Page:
All appeared well for the joint helicopter endeavor until the end of the Cold War in 1991. This global shift forced all competing frontline militaries and their governing politicians to rethink spending efforts in a new world devoid of an arms race. The Canadians, who initially held interest in the new EH Industries product, abandoned thoughts of procurement in 1993 after a new government was elected. Steep financial penalties resulted in the cancellation and a new helicopter competition emerged that, once again, ended with the selection of the EH101 in 1997. Despite the setback, Britain and Italy were forced to press on and make good on their expensive venture, ultimately completing development and securing quantitative production orders for their respective navies. These orders were formally placed in 1995 with deliveries beginning in 1997. In 2000, Agusta and Westland were formally merged to become the Anglo-Italian concern of "AgustaWestland" and all previous product designations still in production were therefore updated to the well known "AW" designation. With this merger, the EH Industries product banner was no longer needed and dropped from use soon after. In June of 2007, the EH101 was officially being designated as the "AW101". The British went on to know the helicopter as the "Merlin".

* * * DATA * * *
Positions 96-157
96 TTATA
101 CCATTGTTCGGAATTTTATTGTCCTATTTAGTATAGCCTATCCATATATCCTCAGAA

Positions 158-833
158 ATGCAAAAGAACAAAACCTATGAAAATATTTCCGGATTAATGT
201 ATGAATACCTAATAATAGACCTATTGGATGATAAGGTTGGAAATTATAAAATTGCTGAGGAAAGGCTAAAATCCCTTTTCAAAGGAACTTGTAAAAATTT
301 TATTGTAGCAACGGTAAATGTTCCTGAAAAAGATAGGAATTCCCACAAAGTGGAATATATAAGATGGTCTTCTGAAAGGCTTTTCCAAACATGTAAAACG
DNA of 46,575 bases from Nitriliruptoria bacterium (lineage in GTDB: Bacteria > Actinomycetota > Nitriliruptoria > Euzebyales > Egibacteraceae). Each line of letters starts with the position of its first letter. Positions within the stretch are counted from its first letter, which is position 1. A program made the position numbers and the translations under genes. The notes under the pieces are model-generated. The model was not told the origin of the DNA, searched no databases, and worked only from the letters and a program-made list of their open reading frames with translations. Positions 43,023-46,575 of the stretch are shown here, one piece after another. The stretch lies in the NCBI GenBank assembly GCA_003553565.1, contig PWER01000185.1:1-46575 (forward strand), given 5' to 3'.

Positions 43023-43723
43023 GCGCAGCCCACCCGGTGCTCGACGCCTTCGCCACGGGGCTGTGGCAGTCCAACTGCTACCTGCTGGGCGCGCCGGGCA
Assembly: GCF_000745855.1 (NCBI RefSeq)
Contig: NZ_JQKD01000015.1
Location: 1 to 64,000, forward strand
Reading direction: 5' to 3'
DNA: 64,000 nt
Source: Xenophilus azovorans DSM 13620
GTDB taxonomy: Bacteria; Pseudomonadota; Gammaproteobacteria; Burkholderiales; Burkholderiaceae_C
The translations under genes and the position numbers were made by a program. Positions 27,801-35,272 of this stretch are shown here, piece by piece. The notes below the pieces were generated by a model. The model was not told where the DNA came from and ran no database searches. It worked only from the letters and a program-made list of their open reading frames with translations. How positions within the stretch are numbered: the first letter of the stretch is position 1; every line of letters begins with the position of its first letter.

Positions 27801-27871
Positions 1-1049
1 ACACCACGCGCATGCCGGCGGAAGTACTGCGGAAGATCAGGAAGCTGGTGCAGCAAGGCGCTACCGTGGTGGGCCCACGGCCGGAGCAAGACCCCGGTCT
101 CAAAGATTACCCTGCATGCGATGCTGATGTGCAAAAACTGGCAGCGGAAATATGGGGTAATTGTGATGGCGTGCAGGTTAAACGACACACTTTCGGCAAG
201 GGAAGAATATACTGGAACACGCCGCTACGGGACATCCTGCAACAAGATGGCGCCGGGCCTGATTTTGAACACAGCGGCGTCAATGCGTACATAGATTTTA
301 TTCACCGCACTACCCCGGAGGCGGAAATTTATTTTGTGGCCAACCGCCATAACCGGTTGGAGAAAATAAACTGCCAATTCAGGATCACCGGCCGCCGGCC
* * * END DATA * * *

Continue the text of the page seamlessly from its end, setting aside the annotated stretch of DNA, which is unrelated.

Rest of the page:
Much care was taken into the design arrangement and appearance of the Merlin, generating a well-contoured system with the cockpit fitted at the extreme forward end of the tubular fuselage with the cabin just aft. The cockpit is well- glazed with excellent vision to the front, above, below and to the sides for both pilot positions with entry accomplished via two hinged automobile-style doors for each person. Cockpit controls in the Merlin are redundant though only require operation by a single pilot. The cabin area is attached to the cargo hold and is dotted with rounded rectangular windows for viewing out of the aircraft. There are blister-type viewing ports further aft to assist in loading/unloading. The cargo hold is to the rear under the tapered empennage. The powerplants are all fitted into streamlined compartments atop the cabin/cargo area and drive a tail rotor via a long-running shaft within the tail boom assembly. The tail boom is completed with a pair of low-set horizontal tail planes and a single vertical tail fin and its specifically designed to be tapered from the ground to allow access to the rear fuselage powered cargo door. The five-bladed rotor mast sits close to the fuselage roof and sports distinct blade tips designed for maximum efficiency when cutting through the air. These are known as BERP from the Westland/RAE "British Experimental Rotor Program". Rotor diameter is 61 feet. The engine nacelles protrude from the sides of the aircraft roof. The tail rotor is a similar assembly though naturally smaller in overall dimension, four-bladed and offset to the portside of the aircraft to counter the torque spin of the main rotor assembly. The main and tail rotors can be folded for ship-board storage. The undercarriage is wholly retractable and consists of a pair of single wheeled main landing gear legs and a twin-wheeled nose landing gear leg. The main legs retract into side sponsons attached to the fuselage (aft of amidships in the design) while the nose landing gear retracts under the cockpit floor. Merlin construction incorporates Kevlar armor along the sides, underside and cockpit framing as well as aluminum-lithium alloy throughout. The main rotor blades are made out of composite materials for lighter overall weight and efficiency (including noise reduction). Beyond its standard crew of four (two pilots and two specialists), the Merlin can house 45 standing infantrymen (assault transport, 24 seated infantry (if installed with cabin seating) or 16 medical litters with room for applicable medical crew (MEDEVAC role). in lieu of cabin personnel, the Merlin is completely capable of hauling cargo pallets in the hold or through an underslung function under the fuselage.